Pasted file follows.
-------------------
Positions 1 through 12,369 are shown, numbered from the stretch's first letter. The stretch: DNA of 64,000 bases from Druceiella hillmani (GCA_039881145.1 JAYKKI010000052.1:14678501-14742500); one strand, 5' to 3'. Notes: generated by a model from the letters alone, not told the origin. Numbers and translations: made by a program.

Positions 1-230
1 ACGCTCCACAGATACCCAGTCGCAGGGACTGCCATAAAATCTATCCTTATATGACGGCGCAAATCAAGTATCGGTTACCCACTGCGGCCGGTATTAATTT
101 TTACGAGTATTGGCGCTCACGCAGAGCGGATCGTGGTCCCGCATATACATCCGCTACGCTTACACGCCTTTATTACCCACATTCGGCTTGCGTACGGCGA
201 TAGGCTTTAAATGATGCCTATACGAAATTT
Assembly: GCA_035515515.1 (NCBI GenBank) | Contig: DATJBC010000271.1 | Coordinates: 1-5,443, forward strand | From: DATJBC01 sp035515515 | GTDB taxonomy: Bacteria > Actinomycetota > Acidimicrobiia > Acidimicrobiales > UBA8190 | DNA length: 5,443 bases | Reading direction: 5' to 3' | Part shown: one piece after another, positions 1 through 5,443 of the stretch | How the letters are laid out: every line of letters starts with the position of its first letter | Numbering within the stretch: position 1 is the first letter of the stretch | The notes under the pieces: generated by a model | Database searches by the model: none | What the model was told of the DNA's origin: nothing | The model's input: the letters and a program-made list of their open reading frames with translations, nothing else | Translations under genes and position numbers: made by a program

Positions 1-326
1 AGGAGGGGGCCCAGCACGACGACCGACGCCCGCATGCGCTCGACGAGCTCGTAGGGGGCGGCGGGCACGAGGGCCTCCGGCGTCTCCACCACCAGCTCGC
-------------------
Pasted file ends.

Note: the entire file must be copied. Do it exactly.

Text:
Positions 1 through 12,369 are shown, numbered from the stretch's first letter. The stretch: DNA of 64,000 bases from Druceiella hillmani (GCA_039881145.1 JAYKKI010000052.1:14678501-14742500); one strand, 5' to 3'. Notes: generated by a model from the letters alone, not told the origin. Numbers and translations: made by a program.

Positions 1-230
1 ACGCTCCACAGATACCCAGTCGCAGGGACTGCCATAAAATCTATCCTTATATGACGGCGCAAATCAAGTATCGGTTACCCACTGCGGCCGGTATTAATTT
101 TTACGAGTATTGGCGCTCACGCAGAGCGGATCGTGGTCCCGCATATACATCCGCTACGCTTACACGCCTTTATTACCCACATTCGGCTTGCGTACGGCGA
201 TAGGCTTTAAATGATGCCTATACGAAATTT
Assembly: GCA_035515515.1 (NCBI GenBank) | Contig: DATJBC010000271.1 | Coordinates: 1-5,443, forward strand | From: DATJBC01 sp035515515 | GTDB taxonomy: Bacteria > Actinomycetota > Acidimicrobiia > Acidimicrobiales > UBA8190 | DNA length: 5,443 bases | Reading direction: 5' to 3' | Part shown: one piece after another, positions 1 through 5,443 of the stretch | How the letters are laid out: every line of letters starts with the position of its first letter | Numbering within the stretch: position 1 is the first letter of the stretch | The notes under the pieces: generated by a model | Database searches by the model: none | What the model was told of the DNA's origin: nothing | The model's input: the letters and a program-made list of their open reading frames with translations, nothing else | Translations under genes and position numbers: made by a program

Positions 1-326
1 AGGAGGGGGCCCAGCACGACGACCGACGCCCGCATGCGCTCGACGAGCTCGTAGGGGGCGGCGGGCACGAGGGCCTCCGGCGTCTCCACCACCAGCTCGC